IIT-Bombay Study Finds Amoeba-Attacking `Giant Viruses' In Mumbai Lakes

Mumbai, PTI | Updated : 12 December 2019, 08:52 AM
Photo for representational purpose only.
Photo for representational purpose only. (Photo Credit : File Image )

A study by researchers at the Indian Institute of Technology (Bombay) has found presence of `giant viruses' belonging to five families in samples collected from water bodies in Mumbai. Findings of the study, published in the journal `Scientific Reports', is the first report about numerous giant viruses from India, claimed a release issued by IIT (B) on Wednesday. The study was conducted by a team led by Professor Kiran Kondabgil. Typically, genome sizes of viruses range from a few thousands to about 2,00,000 base pairs. However, giant viruses have a genome size as massive as a few million base pairs.

"It found viruses belonging to the families Pandoraviridae, Phycodnaviridae, Mimiviridae, Iridoviridae and Megaviridae. Five families of giant viruses were found in these samples, all of which infect amoeba," the study said. The researchers sequenced the genome of four giant viruses belonging to the families Mimiviridae, Megaviridae and Marseilleviridae.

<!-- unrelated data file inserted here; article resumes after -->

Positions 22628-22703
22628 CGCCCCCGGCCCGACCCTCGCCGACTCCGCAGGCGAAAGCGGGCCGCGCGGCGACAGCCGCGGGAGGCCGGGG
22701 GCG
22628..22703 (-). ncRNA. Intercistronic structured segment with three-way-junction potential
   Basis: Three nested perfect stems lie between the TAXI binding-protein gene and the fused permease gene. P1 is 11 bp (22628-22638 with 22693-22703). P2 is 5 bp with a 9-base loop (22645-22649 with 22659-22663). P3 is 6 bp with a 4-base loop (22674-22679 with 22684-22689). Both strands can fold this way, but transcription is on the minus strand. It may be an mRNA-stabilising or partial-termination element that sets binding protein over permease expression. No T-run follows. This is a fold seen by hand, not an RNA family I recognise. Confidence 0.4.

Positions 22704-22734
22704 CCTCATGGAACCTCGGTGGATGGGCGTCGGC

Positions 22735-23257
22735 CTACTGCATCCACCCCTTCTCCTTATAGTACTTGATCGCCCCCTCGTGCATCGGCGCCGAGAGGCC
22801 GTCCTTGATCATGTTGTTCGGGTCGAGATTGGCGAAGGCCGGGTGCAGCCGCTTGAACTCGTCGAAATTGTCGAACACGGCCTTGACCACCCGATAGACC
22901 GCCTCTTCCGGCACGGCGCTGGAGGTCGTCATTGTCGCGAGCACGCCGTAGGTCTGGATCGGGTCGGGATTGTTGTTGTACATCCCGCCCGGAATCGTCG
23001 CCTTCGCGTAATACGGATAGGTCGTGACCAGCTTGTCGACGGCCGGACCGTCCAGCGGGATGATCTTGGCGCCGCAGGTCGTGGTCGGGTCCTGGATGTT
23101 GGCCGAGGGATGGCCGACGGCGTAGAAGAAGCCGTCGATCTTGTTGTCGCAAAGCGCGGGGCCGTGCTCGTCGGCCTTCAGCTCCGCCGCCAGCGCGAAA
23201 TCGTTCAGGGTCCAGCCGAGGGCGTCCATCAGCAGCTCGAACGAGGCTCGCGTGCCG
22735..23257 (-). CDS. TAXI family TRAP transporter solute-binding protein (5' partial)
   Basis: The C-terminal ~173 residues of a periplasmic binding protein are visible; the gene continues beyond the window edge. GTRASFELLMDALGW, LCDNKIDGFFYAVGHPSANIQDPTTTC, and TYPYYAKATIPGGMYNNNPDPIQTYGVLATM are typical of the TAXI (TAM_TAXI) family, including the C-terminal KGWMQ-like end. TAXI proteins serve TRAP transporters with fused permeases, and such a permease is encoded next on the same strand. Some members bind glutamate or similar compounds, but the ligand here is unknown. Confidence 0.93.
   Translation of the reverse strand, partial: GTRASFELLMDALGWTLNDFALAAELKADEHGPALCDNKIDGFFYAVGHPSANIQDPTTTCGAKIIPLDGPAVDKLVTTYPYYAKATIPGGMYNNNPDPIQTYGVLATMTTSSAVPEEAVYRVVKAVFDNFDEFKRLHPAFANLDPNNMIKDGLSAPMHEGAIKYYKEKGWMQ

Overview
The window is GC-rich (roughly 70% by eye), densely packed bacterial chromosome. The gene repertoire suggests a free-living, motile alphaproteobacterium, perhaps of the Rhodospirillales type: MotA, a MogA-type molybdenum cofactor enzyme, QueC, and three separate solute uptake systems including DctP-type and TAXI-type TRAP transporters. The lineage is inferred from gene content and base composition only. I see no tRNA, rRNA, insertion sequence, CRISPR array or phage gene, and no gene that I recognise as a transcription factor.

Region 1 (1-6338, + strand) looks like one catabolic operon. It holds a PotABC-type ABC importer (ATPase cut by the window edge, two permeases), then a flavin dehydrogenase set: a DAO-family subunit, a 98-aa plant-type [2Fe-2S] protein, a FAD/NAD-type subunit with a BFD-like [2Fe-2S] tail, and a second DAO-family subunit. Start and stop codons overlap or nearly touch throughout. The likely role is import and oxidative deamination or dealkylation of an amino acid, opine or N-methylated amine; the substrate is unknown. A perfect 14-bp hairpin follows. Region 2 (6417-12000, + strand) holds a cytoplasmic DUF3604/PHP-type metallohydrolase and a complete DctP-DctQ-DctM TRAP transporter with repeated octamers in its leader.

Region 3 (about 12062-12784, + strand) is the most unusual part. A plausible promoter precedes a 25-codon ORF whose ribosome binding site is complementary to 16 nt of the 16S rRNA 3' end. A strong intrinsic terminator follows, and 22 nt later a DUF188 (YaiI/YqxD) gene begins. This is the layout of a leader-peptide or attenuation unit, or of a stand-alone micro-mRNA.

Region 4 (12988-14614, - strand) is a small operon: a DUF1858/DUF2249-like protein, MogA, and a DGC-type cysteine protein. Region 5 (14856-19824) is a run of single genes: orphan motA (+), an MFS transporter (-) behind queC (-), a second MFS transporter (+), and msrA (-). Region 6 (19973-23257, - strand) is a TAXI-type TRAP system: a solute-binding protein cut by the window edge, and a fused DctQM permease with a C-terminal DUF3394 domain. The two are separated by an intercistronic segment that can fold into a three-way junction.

"Interestingly, some genes of the giant viruses from Mumbai were similar to those of giant viruses discovered in other continents. This might indicate that such genes play important roles in these viruses," the authors said. The researchers also studied the role of protein known as gp577, synthesised by a giant virus named Acanthamoeba polyphaga mimivirus, belonging to the family Mimiviridae.

Identified as PrimPol a type of protein involved in DNA repair, it has the ability to play multiple roles in almost all the steps beginning from making of DNA and RNA to their final processing. "This is the first time such an enzyme is identified in any giant virus," the authors of the study said. "When the first giant virus was discovered, it was thought of as an isolated case. But, further studies showed that these viruses are present everywhere and in large numbers," says Prof Kondabagil. "Our findings from India and those from other studies suggest that they are present in almost all types of environment," he added.  The study was funded by the Department of Biotechnology, Department of Science and Technology, IIT(B); and the Novozymes and Holck-Larsen Foundation.

First Published: Thursday, December 12, 2019 08:50 AM
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